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J Child Neurol. 2000 May;15(5):316-24.

Neurologic outcome in survivors of childhood arterial ischemic stroke and sinovenous thrombosis.

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Division of Neurology, The Hospital for Sick Children, Toronto, Canada.


Ischemic stroke during infancy and childhood has the potential for life-long morbidity. Information on the neurologic outcome of children who survive ischemic stroke is lacking. Children surviving ischemic stroke between January 1, 1995 and July 1, 1999 were prospectively followed. Neurologic deficit severity was based on the Pediatric Stroke Outcome Measure (PSOM) developed in this study and parental response to two recovery questions. Predictor variables for poor outcome were tested. One-hundred twenty-three children with arterial ischemic stroke and 38 with sinovenous thrombosis were followed for a mean of 2.1 years (range, 0.8 to 6.6 years). The primary outcome based on PSOM assessment was: normal, 37%; mild deficit, 20%; moderate deficit, 26%; and severe deficit, 16%. The secondary outcome was full recovery in 45% of patients, based on parental response. The primary and secondary outcome measures were moderately correlated (P < .001; K = 0.5). In bivariate analysis, arterial stroke type, male gender, age of at least 28 days, presence of associated neurologic disorders, and need for rehabilitation therapy after stroke were predictors of poor outcome (P < .05). Multivariate analysis showed that only arterial ischemic stroke, associated neurologic disorders, and presence of rehabilitation therapy were independent predictors of poor outcome (P < .02). Poor outcome in children after ischemic stroke is therefore frequent and more likely in the presence of arterial stroke, rehabilitation therapy, and associated neurologic disorders, which justifies clinical trials of treatment strategies in childhood ischemic stroke.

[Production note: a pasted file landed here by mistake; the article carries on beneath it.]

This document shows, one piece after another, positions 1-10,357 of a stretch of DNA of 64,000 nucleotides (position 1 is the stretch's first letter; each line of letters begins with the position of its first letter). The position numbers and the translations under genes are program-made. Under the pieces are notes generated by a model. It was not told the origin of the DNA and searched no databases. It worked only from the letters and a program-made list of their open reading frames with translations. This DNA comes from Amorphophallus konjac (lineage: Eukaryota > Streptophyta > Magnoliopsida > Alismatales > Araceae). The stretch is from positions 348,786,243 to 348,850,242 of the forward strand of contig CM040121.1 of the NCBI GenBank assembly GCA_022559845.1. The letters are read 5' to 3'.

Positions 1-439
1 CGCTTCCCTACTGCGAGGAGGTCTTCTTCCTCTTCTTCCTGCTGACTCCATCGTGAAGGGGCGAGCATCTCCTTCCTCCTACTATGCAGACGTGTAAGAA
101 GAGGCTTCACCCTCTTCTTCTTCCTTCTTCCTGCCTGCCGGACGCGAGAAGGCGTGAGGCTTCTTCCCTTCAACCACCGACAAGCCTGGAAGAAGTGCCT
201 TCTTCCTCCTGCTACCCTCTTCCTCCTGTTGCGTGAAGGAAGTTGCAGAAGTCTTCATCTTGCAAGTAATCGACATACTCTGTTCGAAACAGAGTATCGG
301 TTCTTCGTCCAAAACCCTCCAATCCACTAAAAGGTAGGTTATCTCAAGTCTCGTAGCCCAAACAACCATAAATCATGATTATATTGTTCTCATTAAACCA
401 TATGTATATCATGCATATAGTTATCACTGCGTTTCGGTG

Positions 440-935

[Indexed for MEDLINE]

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